AIS Miami, good times

Furuno FA30 cropYeah, man, that’s an Ethernet port on the new Furuno FA30 AIS receiver, meaning that it can plug right into a NavNet vx2 network. It also has standard NMEA 0183 38.4k AIS output, and comes with a PC AIS plotting program able to use the Ethernet feed, so it could be set up in many ways. The FA30 is a true dual channel receiver and will retail for “under $1,000.” It’s slightly bulky at about 10 x 8.5 x 3.5 inches, but that same box will house a Furuno Class B AIS that they’re planning to introduce eventually.
  I’m a bit disappointed that Raymarine’s AIS250 is only a one-channel-at-a-time receiver, sporting a pretty stiff $1,120 MSRP too, but it does pack a lot of features under the hood. For one thing, it’s got a built in antenna splitter, allowing just one stick to feed AIS, FM, and VHF sets (preferably your standby set). It also has a built-in multiplexer offering two inputs and two outputs, all able to talk at either 4,800 or 38,400 baud as needed. This can solve lots of installation issues, particularly with single-NMEA-port C– and E-Series machines. Note that ShipModul has a special multiplexer for doing AIS with Ray C/E, as does Brookhouse (informative PDF here), and SeaCas is offering a dual channel receiver/multiplexer bundle.

Ray AIS250 c Panbo

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Ben Ellison

Ben Ellison

Panbo editor, publisher & chief bottlewasher from 4/2005 until 8/2018, and now excited to have Ben Stein as very able publisher, webmaster, and editing colleague. Panbo is going to the next level in 2019 and beyond.

16 Responses

  1. del says:

    I don’t suppose you managed to see what was inside those boxes, did you?

  2. b393capt says:

    Sounds like Furuno is leaps and bounds above the Raymarine offering. Don’t suppose that FA30 will plug ethernet into my Raymarine ethernet Hub and E-Series chartplotters?

  3. caribelectronics says:

    Has anyone come across this AIS problem before. I’ve heard of it now on two Raymarine E80’s with two different AIS receivers (one was NASA the other I don’t know but it was out of Germany)?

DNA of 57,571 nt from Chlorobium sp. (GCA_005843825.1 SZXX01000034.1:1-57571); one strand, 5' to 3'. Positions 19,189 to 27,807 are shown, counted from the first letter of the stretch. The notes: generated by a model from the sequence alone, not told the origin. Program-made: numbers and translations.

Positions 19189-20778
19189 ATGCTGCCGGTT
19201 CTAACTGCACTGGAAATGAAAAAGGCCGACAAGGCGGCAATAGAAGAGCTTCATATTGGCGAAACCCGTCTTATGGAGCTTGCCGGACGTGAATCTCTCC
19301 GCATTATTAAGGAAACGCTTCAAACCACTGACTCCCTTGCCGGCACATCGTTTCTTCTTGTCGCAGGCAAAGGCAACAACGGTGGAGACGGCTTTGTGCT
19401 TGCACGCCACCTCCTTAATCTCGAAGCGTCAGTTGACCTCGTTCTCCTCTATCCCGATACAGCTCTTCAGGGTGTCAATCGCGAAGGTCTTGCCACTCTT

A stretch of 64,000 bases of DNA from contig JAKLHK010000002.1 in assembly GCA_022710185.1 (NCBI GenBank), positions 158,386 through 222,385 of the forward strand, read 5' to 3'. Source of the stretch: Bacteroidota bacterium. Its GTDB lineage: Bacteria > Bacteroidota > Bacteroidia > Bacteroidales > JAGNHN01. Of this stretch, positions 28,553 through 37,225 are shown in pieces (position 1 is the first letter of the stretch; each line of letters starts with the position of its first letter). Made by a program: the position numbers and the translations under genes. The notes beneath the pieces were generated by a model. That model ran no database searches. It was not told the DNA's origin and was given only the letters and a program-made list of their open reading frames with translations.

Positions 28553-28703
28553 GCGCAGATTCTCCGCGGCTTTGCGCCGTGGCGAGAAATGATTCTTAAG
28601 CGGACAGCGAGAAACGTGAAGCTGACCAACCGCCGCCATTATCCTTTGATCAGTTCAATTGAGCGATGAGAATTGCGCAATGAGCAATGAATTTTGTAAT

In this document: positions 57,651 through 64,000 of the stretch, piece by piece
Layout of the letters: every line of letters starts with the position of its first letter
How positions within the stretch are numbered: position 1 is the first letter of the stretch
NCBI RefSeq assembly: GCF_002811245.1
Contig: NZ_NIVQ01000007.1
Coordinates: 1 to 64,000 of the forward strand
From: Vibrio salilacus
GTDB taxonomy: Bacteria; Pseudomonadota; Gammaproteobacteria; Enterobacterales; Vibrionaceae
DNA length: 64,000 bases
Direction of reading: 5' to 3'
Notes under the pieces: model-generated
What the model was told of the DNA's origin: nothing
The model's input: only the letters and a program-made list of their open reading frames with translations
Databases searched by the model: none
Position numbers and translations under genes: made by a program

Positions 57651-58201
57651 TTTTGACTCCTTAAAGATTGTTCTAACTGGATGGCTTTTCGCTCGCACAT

It seems when there are a lot of targets (40 or 50) a buffer somewhere overflows and the Raymarine E series shuts down.

  4. If any of them shut down at less than 500 targets then stay away from the Singapore Straits. I had the SOB program max out at 300 targets then slowly reduce the number to 17 while surrounded by ships. In this case it was a problem with the SOB software which required restarting the program to clear the buffer which, once full, would only delete targets as they disappeared and would not replace them with new targets. I doubt that very many AIS programmers have experienced such large numbers of targets in one locale.

  5. marinate says:

    I heard that this is a known issue with the Raymarine E series plotters & that Raymarine are looking at a software fix. I understand that the plotter actually re-sets itself when this problem occurs…

  6. caribelectronics says:

    Interestingly Raymarine’s new multiplexer (E55059)is made by Shipmodul, it has 4-In and 2-Out but it is 4800 only. No input for 38,400.
    I guess they want to sell you their own AIS unit with built in multiplexer.

  7. b393capt says:

    Ben, do you have any pull with Raymarine … to suggest to them they should shelve this AIS unit and start over. It’s not to late to kill it before they sell any, and come out with a replacement product. Better to have something out late, then something lame like this.

  8. Ben Ellison Ben Ellison says:

    Easy with the presumptions, b393capt! I just wrote that “I�m a bit disappointed”, and that’s all I meant. My concerns about one-channel-at-a-time receivers mostly involve plotting Class B targets, and we haven’t even experienced those yet. So I may be overly concerned. I certainly don’t think Raymarine’s product is “lame”, let alone that they should pull it. The AIS250 appears to be very easy to install (and its street price may turn out to be much less than the MSRP). By the way, while I don’t know about “pull”, I do know that some Raymarine decision makers read Panbo!